BNP Paribas has been promoting microfinance for the past 30 years. Through this endeavour, BNP...
Supporting women entrepreneurs in emerging countries
Step by step, women are claiming their rightful place within the economies of developing countries. But they could have an even bigger impact on their country's economy and growth –helping women entrepreneurs, especially in developing countries, helps the entire country develop. What actions is BNP Paribas taking in this area? What results have been achieved?
Alain Lévy, you are the Microfinance and Social Entrepreneurship Manager for the Americas and Asia at BNP Paribas. How is the Group helping women entrepreneurs in emerging countries?
First of all, by financing microcredit institutions, which in turn finance borrowers with limited financial resources. Our efforts to promote access to credit for populations with no assets largely target women, mainly because the local environment (rural area, specific cultural aspects, unequal access to education) means that it is harder for them to access traditional financing channels than it is for men.
It’s also important to remember that most microfinance lenders see women as more responsible borrowers, as they repay their loans with a better recovery rate than men. As a result, financing microcredit in emerging countries allows us to promote the integration of women into a country’s economic fabric.
“ lending to women provides more than just money: microloans help speed up their emancipation from the domestic sphere, build their self-esteem and improve their social and familial roles ”
Microfinance and Social Entrepreneurship Manager for the Americas and Asia at BNP Paribas
What percentage of micro-borrowers are women?
That varies by country and by microfinance institution. Across the globe, the number of women receiving funds increases as these institutions grow. In India, women represent 99.8% of entrepreneurs receiving funding, 100% in Indonesia, 90% in China, 62% in Colombia, 64% in Tunisia and 45% in Morocco. Among our entire “emerging countries” portfolio, they represent 90% of borrowers, compared to 50% in more developed countries.
Business or philanthropy?
Our microfinance activities are fully part of the Group’s CSR (Corporate Social Responsibility). That means we consider these activities as a “social business” – on one hand, it is a full - fledged banking activity that must at minimum cover its costs and be properly managed in the long term, pursuing growth opportunities. It’s not philanthropy, but a set of credit commitments linked to credit risks.
On the other hand, our ultimate goal is to improve living conditions. We do not offer financing unless there is a proven social performance. That’s why we have outlined several very precise CSR criteria, which take precedence over financial growth.
In addition, the increase in the number of micro-borrowers financed by MFIs that we finance constitutes one of the Key CSR indicators : a portion of the performance-based executive compensation is indexed on this.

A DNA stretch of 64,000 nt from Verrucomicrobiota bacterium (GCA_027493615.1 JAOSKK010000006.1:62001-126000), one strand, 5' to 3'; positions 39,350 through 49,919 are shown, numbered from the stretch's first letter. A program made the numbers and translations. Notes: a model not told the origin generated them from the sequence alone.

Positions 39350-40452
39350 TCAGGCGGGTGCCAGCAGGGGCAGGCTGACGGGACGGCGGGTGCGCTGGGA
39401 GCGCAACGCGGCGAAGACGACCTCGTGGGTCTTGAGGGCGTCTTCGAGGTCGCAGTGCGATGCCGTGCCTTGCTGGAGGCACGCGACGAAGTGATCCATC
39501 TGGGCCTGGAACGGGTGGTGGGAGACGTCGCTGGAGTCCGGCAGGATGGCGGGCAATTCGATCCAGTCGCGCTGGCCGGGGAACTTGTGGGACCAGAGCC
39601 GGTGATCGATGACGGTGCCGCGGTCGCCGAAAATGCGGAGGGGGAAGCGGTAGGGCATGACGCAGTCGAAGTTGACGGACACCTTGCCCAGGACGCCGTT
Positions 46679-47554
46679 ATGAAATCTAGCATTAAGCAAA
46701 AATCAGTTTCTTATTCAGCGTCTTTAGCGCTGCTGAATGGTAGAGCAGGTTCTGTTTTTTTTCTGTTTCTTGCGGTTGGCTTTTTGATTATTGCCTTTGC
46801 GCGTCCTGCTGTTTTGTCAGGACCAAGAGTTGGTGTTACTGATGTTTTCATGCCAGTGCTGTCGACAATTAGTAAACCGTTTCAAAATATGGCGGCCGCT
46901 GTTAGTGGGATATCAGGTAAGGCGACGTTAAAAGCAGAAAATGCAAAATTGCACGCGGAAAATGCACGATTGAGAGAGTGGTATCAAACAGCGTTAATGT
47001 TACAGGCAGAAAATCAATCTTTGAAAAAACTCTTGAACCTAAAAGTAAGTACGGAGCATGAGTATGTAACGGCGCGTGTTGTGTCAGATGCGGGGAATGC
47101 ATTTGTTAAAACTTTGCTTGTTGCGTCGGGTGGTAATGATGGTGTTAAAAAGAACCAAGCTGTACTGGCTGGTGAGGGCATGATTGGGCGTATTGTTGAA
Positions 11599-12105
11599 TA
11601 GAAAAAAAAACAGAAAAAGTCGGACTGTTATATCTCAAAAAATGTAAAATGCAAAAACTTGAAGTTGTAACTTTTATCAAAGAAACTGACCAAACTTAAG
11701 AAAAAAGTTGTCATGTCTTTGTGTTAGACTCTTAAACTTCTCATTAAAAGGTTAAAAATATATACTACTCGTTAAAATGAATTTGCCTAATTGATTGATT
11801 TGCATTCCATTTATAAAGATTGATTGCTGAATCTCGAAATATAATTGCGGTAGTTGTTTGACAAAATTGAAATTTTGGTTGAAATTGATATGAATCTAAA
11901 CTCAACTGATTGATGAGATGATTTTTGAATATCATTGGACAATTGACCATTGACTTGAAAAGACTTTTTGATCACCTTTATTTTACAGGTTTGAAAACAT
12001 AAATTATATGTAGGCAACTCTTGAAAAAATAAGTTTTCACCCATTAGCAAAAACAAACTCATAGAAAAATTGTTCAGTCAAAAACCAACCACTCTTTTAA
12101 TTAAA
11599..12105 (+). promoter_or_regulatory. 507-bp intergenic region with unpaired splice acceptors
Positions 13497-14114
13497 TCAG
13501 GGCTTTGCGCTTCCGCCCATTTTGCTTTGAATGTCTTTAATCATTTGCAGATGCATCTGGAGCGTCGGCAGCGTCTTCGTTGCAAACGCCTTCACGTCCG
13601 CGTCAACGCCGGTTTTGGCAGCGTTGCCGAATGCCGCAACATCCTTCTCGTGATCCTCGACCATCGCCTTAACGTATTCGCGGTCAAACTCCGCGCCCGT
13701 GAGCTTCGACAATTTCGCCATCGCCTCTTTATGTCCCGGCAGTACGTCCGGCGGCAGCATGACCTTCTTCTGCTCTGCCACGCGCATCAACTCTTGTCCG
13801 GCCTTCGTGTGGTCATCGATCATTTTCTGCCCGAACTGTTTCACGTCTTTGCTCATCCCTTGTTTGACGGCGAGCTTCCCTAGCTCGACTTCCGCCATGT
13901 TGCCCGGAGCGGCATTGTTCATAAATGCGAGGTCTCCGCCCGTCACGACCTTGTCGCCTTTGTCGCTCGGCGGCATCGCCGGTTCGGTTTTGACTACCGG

It is true that microfinance cannot be decoupled from social performance; otherwise it would become a “classic” economic activity.
our ultimate goal is to improve living conditions.
You help them get funding, but isn’t it also important to create change at an early stage?
That’s certainly true, and in this case, lending to women provides more than just money: microloans help speed up their emancipation from the domestic sphere, build their self-esteem and improve their social and familial roles.
Specific assistance models vary by microcredit institution based on their philosophy and development level. But in most cases women microborrowers also receive basic financial education (how loans work, what debt burden is, etc.) and, in some cases, access to healthcare or special schools.
Some Microfinance Institutions also insist on the benefits that group-lending can have on a particular social fabric. For example, issuing loans to four or five women in joint liability can foster extremely strong bonds among them. Another example that comes to mind is an NGO in Calcutta that surveys the needs of its members on a regular basis and acts as a go-between for customers and suppliers.
Are funds typically used to start a new activity or instead to develop an existing one?
We’re talking about countries where it’s fairly easy to start a new business. Consequently, MFIs typically begin offering loans for that reason: to start an informal activity that requires little capital, such as street restaurants, making saris or small scale farming.
Next, depending on the microcredit institution’s specific criteria, it may be possible to increase loan amounts to certain levels. Accessing these levels depends on each woman’s personal ambition. Some start their project and do not require any further help, while others continually grow and expand.
For example, a South African woman who received an initial loan to buy cattle later contracted a second loan in order to purchase a van. Then she came up with an idea for a bus transport service to connect the surrounding villages. Now her business has four vans! In parallel, we also met an Indonesian woman who was financed by an MFI in order to buy and sell crabs and needed funding to buy more crabs. Then she asked for another loan to buy her own fishing boat, then a second and a third boat. In the end, she built a small factory to process the seafood into tin cans.
Of course, all these women already had good business acumen. The microloan simply helped them turn their talents into tangible assets.
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